Posted by: tomciocco | October 29, 2013

INTRO TO BRUNELLO (SORT OF)

The argument could be made that Brunello is Italy’s finest red wine, and it wouldn’t be real hard for me to get behind that assertion. Always made from 100% Brunello grapes (Brunello is a peculiar, small-berried clone of Sangiovese that is more or less exclusively grown in the Brunello growing region in southern Tuscany). Brunello is earthy but still exceptionally elegant and refined…if it’s actually the real deal.

Unfortunately, as is the case with so many highly-touted, and highly sought after wines, there’s a fair amount of cheating that goes on, perhaps in the wee hours of the morning by masked rapscallions, to produce wines that conform to the greater, “International” flavor fashions: deeply-colored, impossibly intense, thick and chewy wines that are achieved by surreptitiously blending in Syrah or Nero d’Avola from Sicily or some other hot and very sunny place, and/or by using centrifuges to spin out a certain amount of water from the Brunello fruit to achieve the same effect. Not cool, and in the end, a dumb move. The real Brunello is far more expressive, place-driven and elegant than any of these doctored monstrosities.

Which brings us to this wine. It’s not a Brunello di Montalcino (which carries Italy’s highest classificiation, D.O.C.G.), and it’s not the more basic “kid brother” of Brunello, Rosso di Montalcino either, a wine which carries the classification just below D.O.C.G., namely D.O.C. No, this wine bears Italy’s most basic I.G.T. designation, specifically Toscana I.G.T., which could include a kitchen sink range of grape varieties, but in this case is still 100% Brunello, and which in my opinion drinks nearly as well as many bona fide Brunellos.  This is a wine of real breeding, sophistication, complexity and clarity, and it’s available at a price that’s a small fraction of the $50-$100 price tags that actual Brunellos carry, but it nevertheless delivers 80%-85% of what a really great Brunello does, and bests any Rosso di Montalcino I’ve ever had. Ever. Bravo. Complimenti Sesti.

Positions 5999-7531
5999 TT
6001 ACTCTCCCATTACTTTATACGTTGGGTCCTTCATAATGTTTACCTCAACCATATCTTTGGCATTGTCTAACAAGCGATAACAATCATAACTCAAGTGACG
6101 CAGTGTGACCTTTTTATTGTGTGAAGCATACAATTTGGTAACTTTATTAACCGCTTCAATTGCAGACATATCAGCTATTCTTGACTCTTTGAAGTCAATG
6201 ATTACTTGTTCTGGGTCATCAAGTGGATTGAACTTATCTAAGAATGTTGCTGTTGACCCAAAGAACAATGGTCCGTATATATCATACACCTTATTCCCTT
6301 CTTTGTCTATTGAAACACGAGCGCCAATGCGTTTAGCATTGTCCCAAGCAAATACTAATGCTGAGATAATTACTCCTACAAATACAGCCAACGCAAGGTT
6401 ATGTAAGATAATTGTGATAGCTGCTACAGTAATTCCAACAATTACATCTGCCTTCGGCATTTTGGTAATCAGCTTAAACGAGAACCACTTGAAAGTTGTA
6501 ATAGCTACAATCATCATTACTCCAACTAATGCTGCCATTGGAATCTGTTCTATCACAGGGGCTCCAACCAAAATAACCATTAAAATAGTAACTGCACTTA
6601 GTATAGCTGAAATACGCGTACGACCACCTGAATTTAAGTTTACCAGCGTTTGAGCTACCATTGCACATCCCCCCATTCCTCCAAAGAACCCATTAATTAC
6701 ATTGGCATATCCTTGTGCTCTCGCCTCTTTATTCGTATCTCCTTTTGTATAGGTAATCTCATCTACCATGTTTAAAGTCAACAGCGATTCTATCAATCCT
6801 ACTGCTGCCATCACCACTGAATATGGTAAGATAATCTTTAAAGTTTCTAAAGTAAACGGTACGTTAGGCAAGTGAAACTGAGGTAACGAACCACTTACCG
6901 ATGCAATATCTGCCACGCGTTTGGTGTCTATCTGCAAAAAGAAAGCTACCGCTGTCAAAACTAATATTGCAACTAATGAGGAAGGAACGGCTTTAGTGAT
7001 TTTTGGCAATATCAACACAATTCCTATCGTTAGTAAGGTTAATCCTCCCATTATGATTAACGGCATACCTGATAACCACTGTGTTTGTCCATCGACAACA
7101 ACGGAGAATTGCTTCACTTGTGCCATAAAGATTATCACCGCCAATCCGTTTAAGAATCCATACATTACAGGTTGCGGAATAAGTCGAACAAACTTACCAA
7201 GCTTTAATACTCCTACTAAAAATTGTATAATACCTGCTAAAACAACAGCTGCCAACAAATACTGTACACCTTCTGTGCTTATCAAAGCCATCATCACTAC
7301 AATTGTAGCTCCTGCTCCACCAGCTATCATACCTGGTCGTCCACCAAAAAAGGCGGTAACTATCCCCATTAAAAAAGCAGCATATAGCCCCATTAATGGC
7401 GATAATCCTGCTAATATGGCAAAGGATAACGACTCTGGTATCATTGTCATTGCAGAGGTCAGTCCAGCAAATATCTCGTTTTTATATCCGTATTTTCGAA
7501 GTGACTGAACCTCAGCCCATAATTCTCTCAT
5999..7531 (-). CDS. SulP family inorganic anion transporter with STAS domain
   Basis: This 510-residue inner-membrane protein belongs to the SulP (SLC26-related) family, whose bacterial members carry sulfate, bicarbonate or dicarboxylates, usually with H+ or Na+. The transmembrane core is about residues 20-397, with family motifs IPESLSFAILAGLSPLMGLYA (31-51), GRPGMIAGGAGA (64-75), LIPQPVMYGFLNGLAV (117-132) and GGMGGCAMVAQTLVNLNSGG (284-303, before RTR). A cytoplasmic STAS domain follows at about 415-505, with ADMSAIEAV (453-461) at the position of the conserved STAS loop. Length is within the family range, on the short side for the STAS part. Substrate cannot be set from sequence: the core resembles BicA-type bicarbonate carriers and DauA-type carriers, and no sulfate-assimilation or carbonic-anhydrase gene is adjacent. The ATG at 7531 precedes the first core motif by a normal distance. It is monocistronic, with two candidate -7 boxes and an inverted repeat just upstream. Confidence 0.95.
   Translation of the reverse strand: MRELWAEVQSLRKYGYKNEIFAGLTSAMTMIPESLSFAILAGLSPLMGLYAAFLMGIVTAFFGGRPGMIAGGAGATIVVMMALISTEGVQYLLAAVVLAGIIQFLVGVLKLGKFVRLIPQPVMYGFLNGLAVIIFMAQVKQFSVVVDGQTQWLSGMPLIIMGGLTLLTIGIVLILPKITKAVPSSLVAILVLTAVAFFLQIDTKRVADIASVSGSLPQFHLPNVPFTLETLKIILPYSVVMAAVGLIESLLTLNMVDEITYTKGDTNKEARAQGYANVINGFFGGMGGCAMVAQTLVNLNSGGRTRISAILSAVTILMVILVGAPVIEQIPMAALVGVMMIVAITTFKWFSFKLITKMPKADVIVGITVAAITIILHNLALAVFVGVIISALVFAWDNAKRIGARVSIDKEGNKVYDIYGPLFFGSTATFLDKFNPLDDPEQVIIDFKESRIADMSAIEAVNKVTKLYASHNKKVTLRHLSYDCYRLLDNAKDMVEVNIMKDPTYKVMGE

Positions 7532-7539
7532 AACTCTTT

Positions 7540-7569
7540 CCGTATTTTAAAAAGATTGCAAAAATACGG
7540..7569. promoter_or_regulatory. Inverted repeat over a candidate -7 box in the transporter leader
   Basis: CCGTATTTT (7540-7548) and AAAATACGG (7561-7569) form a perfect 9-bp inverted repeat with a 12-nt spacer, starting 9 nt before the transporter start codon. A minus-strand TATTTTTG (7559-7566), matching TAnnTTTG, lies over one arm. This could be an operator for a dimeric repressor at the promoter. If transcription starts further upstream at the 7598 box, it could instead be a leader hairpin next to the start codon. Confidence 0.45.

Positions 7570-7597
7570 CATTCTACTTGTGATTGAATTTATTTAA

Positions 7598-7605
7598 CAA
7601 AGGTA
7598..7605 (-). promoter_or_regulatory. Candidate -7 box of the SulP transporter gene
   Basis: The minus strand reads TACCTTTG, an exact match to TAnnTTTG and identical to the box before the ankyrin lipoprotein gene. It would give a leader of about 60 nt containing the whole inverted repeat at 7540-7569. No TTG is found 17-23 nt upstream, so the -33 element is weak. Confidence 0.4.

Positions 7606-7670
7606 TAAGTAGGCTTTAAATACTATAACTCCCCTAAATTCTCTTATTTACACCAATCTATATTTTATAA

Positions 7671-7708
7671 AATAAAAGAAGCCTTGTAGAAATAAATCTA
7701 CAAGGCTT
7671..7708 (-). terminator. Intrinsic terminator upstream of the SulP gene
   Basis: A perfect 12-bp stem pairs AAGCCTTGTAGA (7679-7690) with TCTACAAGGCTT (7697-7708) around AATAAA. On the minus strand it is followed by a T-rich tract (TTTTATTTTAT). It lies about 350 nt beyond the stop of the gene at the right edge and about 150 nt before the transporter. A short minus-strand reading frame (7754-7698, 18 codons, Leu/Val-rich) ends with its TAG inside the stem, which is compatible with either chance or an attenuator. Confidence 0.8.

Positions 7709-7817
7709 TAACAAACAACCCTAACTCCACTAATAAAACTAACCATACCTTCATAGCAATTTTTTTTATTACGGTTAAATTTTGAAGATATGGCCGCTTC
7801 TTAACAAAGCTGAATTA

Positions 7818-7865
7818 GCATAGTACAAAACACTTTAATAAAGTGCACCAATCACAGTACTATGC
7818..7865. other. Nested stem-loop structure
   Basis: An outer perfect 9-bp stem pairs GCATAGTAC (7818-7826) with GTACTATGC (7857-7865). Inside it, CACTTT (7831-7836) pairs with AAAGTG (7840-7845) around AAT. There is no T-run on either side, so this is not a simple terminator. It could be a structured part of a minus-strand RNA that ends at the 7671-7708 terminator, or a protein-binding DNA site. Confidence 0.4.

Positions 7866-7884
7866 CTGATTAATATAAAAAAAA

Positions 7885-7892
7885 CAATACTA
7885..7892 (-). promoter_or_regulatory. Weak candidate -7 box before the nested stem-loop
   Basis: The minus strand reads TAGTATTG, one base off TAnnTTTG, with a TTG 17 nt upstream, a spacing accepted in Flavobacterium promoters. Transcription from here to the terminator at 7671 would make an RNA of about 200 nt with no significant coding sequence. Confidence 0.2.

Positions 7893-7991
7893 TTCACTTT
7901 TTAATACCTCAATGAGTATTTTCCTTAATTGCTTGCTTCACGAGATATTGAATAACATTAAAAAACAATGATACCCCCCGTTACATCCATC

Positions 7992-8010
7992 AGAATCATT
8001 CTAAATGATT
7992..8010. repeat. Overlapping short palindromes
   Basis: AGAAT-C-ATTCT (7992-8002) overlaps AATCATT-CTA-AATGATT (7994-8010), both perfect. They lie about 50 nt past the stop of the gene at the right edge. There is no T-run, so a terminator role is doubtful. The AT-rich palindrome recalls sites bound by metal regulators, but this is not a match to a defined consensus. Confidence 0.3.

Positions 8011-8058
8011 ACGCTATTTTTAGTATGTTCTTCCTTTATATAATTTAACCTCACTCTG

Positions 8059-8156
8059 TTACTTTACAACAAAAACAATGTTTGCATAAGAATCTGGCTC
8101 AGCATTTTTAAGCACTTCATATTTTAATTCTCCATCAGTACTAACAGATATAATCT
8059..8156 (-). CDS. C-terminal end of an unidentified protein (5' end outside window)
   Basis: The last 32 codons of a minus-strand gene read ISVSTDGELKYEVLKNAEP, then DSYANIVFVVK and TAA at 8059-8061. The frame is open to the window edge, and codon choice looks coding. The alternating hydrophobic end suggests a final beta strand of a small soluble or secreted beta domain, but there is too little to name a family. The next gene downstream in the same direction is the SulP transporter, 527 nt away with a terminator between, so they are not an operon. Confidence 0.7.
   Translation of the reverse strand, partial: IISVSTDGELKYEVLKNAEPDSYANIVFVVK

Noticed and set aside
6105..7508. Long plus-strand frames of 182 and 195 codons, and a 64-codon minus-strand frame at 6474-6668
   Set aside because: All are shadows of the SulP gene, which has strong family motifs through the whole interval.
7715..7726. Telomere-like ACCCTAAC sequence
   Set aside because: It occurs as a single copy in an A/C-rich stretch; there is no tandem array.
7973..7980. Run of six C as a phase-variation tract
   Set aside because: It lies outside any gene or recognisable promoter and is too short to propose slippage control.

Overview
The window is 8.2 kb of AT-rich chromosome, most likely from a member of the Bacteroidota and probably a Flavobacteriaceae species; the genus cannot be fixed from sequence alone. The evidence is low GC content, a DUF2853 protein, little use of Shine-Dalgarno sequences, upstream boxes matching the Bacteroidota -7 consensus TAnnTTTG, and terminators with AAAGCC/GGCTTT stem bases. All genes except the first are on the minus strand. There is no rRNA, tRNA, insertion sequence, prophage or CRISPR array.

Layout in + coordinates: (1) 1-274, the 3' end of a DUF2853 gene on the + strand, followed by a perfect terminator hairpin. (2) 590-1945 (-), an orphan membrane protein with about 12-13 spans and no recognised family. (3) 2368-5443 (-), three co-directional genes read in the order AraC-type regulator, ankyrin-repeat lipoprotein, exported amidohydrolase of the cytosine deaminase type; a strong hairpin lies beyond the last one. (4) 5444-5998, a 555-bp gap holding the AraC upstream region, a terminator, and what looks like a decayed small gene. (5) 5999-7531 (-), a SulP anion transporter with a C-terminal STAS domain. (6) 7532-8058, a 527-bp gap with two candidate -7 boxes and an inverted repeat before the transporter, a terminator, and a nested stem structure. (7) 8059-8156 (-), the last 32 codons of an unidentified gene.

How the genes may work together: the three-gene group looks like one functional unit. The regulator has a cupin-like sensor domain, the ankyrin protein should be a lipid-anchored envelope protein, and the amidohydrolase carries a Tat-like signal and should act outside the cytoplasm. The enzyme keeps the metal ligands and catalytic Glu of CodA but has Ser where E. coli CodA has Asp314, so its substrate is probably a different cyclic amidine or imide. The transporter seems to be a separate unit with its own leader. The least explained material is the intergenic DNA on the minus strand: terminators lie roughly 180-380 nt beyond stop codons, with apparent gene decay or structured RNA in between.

This really super bottle of wine was accompanied at the table with a first course of penne rigate with a mushroom cream sauce, followed by a main course of Tuscan style pollo alla cacciatora with a thick tomato paste, olive oil, and red wine sauce, flavored with garlic, rosemary, sage, and bay leaf. Fresh and local New Jersey farmers’ market green beans braised with a little butter on the side.

10-29-13

10-29-13.2

10-29-13.1

 

 

 

 

 

 

 

 

Sesti “Monteleccio” Toscana I.G.T. 2009

Just transparent, brownish garnet color. Very charming and sophisticated nose of strawberry preserves, stewed apple, pine, white truffle, briny minerality, fennel, and dried violets, all wrapped with a elegant and earthy spiciness. The palate shows a clear and very noble berry, cherry, grilled plum and burnt orange peel fruit profile, within a fine, medium-full-weight palate with a big but still every elegant and discreet tannin/acid structure that beautifully frames refined flavors of secondary flavors of fine coffee, dried herbs, and tobacco. Warm and very long roasted chestnut finish. Really beautiful stuff.

 

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